Getting to Yes, And

Dr. Eric Maisel: The Power of Daily Practice


Dr. Eric Maisel

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Kelly rings in the new year with best selling author and creativity coach Dr. Eric Maisel to discuss his book The Power of Daily Practice.

In improvisation, we create these prompts that allow us to be free to fail - you note that we need similar prompts in our daily lives to be our most creative selves.

“All day long, we're supposed to get things right. We're supposed to drive on the correct side of the road and pick up our kids at three and mow the lawn, do one right thing after another. And then somehow magically or mysteriously, there is a time in the day where we have real permission to make mistakes and messes. It's not easy to move from one place to the other. That's why I spend a lot of time with clients on the idea of ceremonial bridges. You have to have a way of moving to this other place where you have genuine really biting deep permission to make mistakes. So that's part of this initiation process: allowing yourself to move from one place to the other.”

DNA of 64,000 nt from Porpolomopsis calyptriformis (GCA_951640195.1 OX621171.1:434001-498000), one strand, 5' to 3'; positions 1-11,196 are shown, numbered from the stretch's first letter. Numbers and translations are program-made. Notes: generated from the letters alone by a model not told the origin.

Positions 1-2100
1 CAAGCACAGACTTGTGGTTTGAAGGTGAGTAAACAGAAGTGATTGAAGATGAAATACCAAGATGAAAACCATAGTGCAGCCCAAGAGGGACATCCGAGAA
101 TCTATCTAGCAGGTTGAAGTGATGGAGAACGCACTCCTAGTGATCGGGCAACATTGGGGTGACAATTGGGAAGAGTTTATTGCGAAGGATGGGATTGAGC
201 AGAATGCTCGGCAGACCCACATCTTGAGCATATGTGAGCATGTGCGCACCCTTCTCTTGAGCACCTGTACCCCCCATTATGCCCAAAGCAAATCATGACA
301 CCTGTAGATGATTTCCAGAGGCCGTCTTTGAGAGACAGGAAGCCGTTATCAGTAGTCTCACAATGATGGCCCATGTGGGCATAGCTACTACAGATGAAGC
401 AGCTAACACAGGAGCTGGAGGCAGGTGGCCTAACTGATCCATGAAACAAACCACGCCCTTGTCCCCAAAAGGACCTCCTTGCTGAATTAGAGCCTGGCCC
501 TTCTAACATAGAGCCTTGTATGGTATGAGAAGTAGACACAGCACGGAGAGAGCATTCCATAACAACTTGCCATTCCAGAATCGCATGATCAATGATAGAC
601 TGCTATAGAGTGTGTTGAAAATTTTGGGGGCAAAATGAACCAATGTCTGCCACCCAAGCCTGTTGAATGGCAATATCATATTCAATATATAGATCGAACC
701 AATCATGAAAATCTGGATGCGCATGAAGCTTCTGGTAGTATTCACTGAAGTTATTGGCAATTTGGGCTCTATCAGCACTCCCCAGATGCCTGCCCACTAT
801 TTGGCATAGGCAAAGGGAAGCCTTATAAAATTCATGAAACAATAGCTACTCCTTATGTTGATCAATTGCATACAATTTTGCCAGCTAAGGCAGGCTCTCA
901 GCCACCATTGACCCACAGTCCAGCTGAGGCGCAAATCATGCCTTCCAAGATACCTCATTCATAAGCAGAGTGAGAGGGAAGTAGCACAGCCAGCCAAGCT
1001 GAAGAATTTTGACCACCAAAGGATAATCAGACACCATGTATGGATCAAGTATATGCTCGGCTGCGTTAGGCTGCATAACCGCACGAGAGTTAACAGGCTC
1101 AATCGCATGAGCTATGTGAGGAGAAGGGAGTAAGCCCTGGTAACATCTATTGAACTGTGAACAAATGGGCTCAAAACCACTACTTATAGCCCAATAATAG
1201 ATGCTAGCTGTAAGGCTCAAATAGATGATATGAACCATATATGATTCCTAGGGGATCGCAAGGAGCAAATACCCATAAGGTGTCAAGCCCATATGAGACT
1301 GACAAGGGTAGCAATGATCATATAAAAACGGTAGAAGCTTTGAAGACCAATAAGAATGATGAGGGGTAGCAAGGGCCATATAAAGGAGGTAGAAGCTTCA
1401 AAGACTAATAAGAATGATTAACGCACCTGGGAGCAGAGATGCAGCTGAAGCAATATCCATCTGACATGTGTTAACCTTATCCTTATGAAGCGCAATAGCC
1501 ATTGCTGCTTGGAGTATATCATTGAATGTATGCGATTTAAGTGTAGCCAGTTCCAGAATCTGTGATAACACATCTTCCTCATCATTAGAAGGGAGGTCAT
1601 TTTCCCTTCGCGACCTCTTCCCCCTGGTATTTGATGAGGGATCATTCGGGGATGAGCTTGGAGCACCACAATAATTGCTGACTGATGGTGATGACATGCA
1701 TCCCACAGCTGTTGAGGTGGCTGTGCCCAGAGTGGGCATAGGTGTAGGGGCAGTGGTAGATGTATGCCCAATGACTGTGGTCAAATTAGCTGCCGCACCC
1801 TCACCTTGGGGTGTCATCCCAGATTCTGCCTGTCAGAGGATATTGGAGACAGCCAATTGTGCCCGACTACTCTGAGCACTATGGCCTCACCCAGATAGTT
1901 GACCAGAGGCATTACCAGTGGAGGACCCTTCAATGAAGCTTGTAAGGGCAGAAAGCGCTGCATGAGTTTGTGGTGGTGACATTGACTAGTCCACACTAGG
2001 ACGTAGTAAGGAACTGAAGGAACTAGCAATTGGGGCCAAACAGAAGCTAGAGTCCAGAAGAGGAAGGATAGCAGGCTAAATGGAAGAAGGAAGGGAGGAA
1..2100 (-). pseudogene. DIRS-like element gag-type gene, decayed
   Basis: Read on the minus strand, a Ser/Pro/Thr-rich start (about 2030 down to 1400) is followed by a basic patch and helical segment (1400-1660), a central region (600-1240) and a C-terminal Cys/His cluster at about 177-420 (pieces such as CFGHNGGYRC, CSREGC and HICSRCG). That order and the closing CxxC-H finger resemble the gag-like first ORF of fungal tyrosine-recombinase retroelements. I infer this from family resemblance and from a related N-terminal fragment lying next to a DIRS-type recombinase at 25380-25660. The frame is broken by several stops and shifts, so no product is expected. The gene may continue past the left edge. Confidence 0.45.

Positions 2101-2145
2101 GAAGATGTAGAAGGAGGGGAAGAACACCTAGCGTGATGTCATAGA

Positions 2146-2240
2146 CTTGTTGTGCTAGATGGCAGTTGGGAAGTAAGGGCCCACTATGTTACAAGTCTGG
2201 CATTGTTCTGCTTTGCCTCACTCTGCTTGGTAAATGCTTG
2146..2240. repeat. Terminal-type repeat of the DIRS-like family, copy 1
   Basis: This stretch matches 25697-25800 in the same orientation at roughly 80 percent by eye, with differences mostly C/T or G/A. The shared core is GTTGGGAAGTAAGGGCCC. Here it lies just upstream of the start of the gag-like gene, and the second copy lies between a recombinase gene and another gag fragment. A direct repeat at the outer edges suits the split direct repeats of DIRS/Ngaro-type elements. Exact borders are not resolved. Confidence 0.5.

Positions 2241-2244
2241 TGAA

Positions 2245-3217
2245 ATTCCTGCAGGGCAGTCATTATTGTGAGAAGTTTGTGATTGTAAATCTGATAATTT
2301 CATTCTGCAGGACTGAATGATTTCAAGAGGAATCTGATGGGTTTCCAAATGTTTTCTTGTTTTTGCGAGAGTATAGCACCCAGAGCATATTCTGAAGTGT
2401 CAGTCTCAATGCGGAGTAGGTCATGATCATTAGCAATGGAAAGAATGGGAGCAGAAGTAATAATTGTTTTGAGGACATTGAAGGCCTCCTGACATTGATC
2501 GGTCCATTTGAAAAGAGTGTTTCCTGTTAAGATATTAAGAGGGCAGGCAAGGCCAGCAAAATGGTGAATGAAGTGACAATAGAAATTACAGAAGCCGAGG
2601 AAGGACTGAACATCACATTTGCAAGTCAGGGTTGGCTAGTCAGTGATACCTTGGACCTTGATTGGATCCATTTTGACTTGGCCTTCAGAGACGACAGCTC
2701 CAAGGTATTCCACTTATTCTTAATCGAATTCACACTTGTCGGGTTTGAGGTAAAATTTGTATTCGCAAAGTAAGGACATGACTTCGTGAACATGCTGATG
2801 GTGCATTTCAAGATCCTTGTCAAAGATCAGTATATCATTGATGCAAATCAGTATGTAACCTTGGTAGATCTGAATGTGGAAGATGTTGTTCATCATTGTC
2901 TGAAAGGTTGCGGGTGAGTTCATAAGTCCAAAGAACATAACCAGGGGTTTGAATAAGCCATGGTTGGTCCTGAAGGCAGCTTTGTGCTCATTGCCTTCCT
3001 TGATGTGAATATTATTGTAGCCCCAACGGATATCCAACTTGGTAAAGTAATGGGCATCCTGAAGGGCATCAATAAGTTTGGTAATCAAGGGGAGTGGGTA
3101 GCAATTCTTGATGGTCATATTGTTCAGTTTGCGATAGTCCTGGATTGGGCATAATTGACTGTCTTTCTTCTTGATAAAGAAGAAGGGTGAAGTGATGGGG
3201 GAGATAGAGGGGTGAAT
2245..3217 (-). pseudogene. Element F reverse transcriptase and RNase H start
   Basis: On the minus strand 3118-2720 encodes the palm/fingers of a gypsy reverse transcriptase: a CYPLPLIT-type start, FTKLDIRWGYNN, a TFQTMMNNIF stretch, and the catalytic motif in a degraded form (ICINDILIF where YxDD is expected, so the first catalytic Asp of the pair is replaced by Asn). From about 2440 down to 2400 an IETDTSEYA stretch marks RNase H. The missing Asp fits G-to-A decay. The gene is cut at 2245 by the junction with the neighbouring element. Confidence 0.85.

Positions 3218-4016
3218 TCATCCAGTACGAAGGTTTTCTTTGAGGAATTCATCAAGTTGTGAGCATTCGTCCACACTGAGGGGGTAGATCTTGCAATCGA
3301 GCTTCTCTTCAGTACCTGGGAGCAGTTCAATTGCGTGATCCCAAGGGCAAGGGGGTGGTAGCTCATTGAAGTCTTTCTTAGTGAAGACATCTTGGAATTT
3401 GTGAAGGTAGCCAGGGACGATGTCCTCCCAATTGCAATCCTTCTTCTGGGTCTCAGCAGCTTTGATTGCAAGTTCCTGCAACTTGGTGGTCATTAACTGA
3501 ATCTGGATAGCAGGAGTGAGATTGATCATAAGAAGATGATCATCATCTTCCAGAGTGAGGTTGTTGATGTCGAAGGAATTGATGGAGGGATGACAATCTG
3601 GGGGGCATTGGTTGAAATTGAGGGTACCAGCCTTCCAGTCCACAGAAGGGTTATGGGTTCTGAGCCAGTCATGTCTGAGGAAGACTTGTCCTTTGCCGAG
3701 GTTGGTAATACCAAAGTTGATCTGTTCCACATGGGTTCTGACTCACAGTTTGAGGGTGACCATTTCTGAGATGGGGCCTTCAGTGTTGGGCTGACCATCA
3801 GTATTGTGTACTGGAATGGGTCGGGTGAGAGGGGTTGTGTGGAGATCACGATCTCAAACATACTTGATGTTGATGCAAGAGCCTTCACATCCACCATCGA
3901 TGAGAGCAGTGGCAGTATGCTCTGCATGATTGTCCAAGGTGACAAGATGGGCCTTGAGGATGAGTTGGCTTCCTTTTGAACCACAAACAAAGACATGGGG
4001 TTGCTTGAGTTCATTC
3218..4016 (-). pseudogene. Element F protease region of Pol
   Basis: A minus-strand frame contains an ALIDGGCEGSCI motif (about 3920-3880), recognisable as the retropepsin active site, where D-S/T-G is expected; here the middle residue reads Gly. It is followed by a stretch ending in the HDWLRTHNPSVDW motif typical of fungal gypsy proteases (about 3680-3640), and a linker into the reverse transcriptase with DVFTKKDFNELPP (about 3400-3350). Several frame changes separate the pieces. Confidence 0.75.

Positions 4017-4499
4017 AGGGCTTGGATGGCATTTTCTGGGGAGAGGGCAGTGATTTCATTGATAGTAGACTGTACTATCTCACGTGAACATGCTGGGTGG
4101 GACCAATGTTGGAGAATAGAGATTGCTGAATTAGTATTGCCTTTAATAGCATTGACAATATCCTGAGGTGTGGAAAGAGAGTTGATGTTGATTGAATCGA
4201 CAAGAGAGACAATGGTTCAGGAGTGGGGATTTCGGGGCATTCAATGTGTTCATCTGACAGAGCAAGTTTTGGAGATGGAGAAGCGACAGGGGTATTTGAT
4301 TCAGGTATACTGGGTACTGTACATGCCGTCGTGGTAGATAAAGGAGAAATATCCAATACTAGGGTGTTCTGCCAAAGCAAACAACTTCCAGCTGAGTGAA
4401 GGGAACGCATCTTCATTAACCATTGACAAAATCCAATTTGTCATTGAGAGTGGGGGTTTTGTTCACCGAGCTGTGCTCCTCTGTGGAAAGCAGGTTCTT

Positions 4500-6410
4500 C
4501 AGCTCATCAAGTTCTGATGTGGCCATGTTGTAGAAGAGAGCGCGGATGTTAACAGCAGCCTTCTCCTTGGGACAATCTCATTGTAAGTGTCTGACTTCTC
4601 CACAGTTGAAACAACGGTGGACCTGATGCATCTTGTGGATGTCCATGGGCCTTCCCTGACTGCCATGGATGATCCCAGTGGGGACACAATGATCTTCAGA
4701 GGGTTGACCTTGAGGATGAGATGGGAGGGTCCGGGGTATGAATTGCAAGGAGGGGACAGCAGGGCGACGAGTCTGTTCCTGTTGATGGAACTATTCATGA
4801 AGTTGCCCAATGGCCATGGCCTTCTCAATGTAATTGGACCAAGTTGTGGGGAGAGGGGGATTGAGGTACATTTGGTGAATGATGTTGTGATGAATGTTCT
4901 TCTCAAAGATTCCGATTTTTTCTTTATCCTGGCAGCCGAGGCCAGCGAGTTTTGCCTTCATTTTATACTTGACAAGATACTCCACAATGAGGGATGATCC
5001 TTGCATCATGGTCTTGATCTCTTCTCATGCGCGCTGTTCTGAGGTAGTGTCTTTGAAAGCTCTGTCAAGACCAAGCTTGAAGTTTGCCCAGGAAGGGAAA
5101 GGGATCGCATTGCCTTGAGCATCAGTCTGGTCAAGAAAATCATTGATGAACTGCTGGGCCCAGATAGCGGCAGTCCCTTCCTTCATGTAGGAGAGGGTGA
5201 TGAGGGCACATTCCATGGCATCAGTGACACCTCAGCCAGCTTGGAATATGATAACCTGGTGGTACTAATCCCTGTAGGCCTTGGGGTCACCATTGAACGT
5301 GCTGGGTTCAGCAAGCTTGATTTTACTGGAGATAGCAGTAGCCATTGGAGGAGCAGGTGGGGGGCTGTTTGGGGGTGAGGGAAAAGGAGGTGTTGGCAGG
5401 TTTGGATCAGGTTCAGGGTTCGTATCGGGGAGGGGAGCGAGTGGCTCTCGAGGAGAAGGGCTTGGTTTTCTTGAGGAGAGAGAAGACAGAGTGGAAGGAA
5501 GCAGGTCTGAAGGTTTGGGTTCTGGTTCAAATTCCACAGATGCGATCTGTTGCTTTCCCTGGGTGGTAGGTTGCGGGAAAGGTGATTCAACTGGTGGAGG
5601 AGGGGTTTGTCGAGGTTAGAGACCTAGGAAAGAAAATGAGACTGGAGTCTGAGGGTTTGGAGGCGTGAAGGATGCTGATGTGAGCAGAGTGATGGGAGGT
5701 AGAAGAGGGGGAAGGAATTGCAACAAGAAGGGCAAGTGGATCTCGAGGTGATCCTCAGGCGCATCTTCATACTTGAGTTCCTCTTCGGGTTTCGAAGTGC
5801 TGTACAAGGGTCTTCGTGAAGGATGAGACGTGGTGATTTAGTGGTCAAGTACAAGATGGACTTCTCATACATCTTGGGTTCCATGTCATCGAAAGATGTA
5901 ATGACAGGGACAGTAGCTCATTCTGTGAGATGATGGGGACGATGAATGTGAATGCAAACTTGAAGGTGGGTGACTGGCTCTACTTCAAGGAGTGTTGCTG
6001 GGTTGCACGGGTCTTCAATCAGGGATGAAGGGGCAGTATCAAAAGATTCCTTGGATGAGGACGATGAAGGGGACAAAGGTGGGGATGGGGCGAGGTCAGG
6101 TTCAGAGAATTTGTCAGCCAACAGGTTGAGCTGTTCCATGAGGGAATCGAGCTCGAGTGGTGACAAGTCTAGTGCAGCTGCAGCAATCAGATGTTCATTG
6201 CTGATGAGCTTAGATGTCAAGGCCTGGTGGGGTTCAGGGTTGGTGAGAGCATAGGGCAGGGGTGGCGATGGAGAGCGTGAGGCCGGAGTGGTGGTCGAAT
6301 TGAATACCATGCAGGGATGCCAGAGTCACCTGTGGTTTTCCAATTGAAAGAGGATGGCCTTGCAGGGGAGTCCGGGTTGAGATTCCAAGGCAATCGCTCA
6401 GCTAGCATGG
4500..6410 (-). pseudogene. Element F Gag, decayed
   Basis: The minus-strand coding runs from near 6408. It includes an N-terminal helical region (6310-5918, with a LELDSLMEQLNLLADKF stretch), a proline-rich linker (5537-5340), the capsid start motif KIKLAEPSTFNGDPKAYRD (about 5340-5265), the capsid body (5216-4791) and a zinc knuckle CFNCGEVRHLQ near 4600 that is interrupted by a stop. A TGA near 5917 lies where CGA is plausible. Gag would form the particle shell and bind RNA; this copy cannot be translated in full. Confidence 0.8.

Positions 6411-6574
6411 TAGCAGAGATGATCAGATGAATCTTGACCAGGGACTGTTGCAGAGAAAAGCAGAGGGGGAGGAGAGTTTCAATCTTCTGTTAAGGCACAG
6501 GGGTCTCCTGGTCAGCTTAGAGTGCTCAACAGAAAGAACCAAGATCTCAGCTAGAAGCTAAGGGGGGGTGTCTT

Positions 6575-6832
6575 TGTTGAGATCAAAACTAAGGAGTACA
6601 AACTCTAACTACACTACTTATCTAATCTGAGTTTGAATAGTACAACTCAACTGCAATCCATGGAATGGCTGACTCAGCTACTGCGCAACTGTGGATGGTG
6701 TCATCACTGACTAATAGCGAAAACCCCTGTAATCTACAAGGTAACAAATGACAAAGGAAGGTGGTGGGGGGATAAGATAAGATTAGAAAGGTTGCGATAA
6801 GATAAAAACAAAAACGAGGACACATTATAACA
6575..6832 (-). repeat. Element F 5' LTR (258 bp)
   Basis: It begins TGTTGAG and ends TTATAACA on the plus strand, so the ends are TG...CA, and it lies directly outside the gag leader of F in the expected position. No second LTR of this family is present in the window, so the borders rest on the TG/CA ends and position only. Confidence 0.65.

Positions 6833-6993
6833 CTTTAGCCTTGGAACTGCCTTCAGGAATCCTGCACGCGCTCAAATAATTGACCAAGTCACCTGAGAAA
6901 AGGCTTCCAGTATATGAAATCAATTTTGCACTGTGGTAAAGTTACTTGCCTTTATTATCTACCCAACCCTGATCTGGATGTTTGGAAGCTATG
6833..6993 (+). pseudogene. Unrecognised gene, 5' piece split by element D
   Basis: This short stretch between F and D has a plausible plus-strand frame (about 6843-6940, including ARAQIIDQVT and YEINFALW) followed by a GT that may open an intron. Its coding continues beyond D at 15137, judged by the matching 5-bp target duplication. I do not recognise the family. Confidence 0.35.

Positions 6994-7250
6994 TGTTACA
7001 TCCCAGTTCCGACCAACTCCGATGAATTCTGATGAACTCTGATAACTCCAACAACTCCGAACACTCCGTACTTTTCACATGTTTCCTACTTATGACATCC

And you write about the importance of play and imagination which is kind of drummed out of us as we become older.

“Well, one of the hallmarks of creativity has to do with something we did naturally as kids and then stop doing as adults, and that's being able to connect disparate things. For example, here's a salmon and here's a skyscraper. And a kid will naturally create a salmon shaped skyscraper. As we go through school, we are forced to stop doing that, we have to keep the salmon separate from the skyscrapers at all costs or we won't get the grades we want. So for me, play is that simple thing of making salmon shaped skyscrapers. Again, which is the hallmark of creativity.”

And understanding that the process is the most important thing to focus on, right?

“I'm trying to help people show up without attaching to outcomes. That's one of my main goals as a creativity coach, because if they have the power of outcomes in their mind too much or are too worried about how the thing is going to turn out, it won’t turn out well. And so I have to give them my little lecture about process and how reality is a process and only some things work. Only a percentage of what we do is going to turn out well, only a percentage of even the stuff that works is excellent. So there's a difference between good and excellent, and that the main thing is to show up. And so another way of saying this thing about showing up and not attaching to outcomes is to go there lightly.”

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